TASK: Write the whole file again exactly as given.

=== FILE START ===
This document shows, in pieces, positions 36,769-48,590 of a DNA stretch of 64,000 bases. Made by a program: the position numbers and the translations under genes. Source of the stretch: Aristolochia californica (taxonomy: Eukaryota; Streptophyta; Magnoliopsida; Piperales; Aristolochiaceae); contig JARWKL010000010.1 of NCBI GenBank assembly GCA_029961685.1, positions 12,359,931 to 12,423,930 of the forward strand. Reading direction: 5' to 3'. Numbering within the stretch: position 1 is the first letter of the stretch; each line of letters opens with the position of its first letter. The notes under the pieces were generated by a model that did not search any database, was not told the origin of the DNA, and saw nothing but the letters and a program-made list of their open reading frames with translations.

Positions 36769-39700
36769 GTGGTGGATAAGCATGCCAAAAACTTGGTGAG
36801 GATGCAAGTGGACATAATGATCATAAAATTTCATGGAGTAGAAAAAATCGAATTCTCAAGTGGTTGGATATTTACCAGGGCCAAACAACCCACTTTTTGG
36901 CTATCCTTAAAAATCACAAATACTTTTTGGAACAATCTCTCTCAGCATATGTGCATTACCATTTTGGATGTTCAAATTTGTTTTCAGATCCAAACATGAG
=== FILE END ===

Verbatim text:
This document shows, in pieces, positions 36,769-48,590 of a DNA stretch of 64,000 bases. Made by a program: the position numbers and the translations under genes. Source of the stretch: Aristolochia californica (taxonomy: Eukaryota; Streptophyta; Magnoliopsida; Piperales; Aristolochiaceae); contig JARWKL010000010.1 of NCBI GenBank assembly GCA_029961685.1, positions 12,359,931 to 12,423,930 of the forward strand. Reading direction: 5' to 3'. Numbering within the stretch: position 1 is the first letter of the stretch; each line of letters opens with the position of its first letter. The notes under the pieces were generated by a model that did not search any database, was not told the origin of the DNA, and saw nothing but the letters and a program-made list of their open reading frames with translations.

Positions 36769-39700
36769 GTGGTGGATAAGCATGCCAAAAACTTGGTGAG
36801 GATGCAAGTGGACATAATGATCATAAAATTTCATGGAGTAGAAAAAATCGAATTCTCAAGTGGTTGGATATTTACCAGGGCCAAACAACCCACTTTTTGG
36901 CTATCCTTAAAAATCACAAATACTTTTTGGAACAATCTCTCTCAGCATATGTGCATTACCATTTTGGATGTTCAAATTTGTTTTCAGATCCAAACATGAG